• 82% of interviews are now done virtually, with 93% of the workforce intending to continue with this practice after the pandemic.
  • Compensation for new hires continues to grow, with averages regularly incrementing up each month.
  • Ghosting and rescinding of both interviews and offers also sadly seems to be on the rise.

What to Make of This?

The consensus is clear: there's no better time to find a new job. In the month of December, activity usually drops since people are on vacation. After the New Year, expect a rebound in recruitment and interviews.

However, also expect a more dynamic environment. There will be fiercer competition, rejections out of your control, and companies changing their open roles and policies at a greater frequency.

At AlgoDaily, we have a plan in the works to help students streamline their interviewing even more in January-- this is to be announced soon! But in the meantime, here are things you can do to bolster your chances:

  • Apply early, especially if the company is larger than 1000 employees. The process can take longer than expected. An average full interview cycle, from recruiter phone screen to offer, will take around 3 months.
  • Apply to many places. There are thousands of great software companies looking to hire top talent. More than one will be able to offer what you're looking for.
  • Have a plan. Either use one of our outlined plans, work through the courses step by step, or at least practice daily with our coding challenges.
  • Get a good webcam! It'll make all the difference for the interviewer.
  • Use LinkedIn-- both to get inbound recruitment, as well as to build your network for referrals into companies you want to work at.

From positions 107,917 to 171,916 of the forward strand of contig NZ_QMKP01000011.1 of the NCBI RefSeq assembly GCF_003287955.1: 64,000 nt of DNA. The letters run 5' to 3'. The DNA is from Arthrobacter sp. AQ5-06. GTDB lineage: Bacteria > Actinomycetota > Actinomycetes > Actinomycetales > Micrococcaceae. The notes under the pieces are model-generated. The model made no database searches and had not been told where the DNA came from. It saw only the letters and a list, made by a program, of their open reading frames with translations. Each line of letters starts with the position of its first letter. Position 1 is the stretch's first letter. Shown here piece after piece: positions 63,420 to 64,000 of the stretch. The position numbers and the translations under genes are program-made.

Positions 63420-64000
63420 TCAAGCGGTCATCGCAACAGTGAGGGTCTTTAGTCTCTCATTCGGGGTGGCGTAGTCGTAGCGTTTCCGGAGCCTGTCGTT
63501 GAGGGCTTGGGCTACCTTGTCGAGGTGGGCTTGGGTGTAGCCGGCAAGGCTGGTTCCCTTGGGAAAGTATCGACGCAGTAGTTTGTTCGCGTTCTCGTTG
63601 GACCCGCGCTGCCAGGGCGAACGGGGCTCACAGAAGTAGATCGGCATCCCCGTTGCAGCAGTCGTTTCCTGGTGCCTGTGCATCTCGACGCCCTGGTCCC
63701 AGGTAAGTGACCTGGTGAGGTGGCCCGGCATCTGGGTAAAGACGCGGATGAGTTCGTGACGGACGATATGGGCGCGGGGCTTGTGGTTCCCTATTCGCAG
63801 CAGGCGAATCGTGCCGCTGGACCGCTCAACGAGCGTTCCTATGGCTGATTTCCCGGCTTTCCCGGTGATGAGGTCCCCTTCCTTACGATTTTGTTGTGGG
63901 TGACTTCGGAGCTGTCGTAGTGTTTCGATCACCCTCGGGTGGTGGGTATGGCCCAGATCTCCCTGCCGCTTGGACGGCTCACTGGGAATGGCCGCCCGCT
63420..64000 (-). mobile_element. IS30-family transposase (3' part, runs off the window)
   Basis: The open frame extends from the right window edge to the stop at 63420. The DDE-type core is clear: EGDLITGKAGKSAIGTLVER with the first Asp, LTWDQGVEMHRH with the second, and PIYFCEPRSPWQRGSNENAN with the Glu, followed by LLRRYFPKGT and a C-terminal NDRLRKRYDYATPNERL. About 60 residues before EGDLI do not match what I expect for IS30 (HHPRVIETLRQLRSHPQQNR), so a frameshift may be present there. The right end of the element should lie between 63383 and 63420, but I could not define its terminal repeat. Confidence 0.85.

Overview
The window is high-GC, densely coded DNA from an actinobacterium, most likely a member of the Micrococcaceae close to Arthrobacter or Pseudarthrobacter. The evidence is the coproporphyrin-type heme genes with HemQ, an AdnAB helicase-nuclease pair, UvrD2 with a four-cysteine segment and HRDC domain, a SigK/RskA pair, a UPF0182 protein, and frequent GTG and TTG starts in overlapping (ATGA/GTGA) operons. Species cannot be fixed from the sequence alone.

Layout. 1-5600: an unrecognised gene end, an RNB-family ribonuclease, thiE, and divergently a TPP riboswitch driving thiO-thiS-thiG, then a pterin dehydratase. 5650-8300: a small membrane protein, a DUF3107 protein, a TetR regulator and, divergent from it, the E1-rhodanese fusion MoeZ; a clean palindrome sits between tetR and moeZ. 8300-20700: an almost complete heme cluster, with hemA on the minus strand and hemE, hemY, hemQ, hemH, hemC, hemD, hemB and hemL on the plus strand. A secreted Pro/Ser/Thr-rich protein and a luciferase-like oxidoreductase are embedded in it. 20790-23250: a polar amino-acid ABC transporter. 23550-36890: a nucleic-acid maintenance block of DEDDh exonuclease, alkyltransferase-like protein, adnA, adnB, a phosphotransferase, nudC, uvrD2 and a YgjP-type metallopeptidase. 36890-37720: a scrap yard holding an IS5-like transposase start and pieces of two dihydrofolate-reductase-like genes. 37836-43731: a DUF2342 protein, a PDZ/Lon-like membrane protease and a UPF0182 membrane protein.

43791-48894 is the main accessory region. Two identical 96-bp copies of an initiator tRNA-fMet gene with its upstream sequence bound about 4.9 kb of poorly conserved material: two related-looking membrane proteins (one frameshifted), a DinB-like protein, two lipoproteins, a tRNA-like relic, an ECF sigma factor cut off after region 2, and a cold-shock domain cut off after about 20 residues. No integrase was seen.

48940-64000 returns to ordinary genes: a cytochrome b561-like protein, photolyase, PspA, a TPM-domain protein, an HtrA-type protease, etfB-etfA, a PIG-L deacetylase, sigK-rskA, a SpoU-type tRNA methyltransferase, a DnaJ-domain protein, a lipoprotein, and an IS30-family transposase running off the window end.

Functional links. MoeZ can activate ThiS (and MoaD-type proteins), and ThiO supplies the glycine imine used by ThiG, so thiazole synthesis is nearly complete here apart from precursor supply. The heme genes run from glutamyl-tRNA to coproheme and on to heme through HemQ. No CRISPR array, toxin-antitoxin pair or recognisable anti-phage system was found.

• Apply the 80/20 rule when preparing-- if you're a junior engineer, spend 80% of your time on data structures and algorithms, and 20% on role-specific prep. (If you're a senior candidate, coding and systems design should be the 80%).
  • Use available compensation data to your advantage, and be sure to negotiate accordingly.

You can accomplish all of the above with the help of AlgoDaily Premium, our membership offering that includes all material and tools acrosss currently on sale.

Get 50% Off AlgoDaily Premium Today. Deal ends shortly!

Your Favorite New Lessons of the Year

By Jake from AlgoDaily on 2021-12-16 18:47:08 UTC

Here at AlgoDaily, we've been busy. This year, our team of amazing content creators has added over 200 new lessons to the site, covering ways to conquer coding interviews, as well as things you should know to level up as a developer.

We recently ran some analytics on the new guides published in 2021 that our students have found most helpful. This was discovered by crunching time on page, number of completions, and general qualitative feedback.

Here are your favorite lessons on in 2021: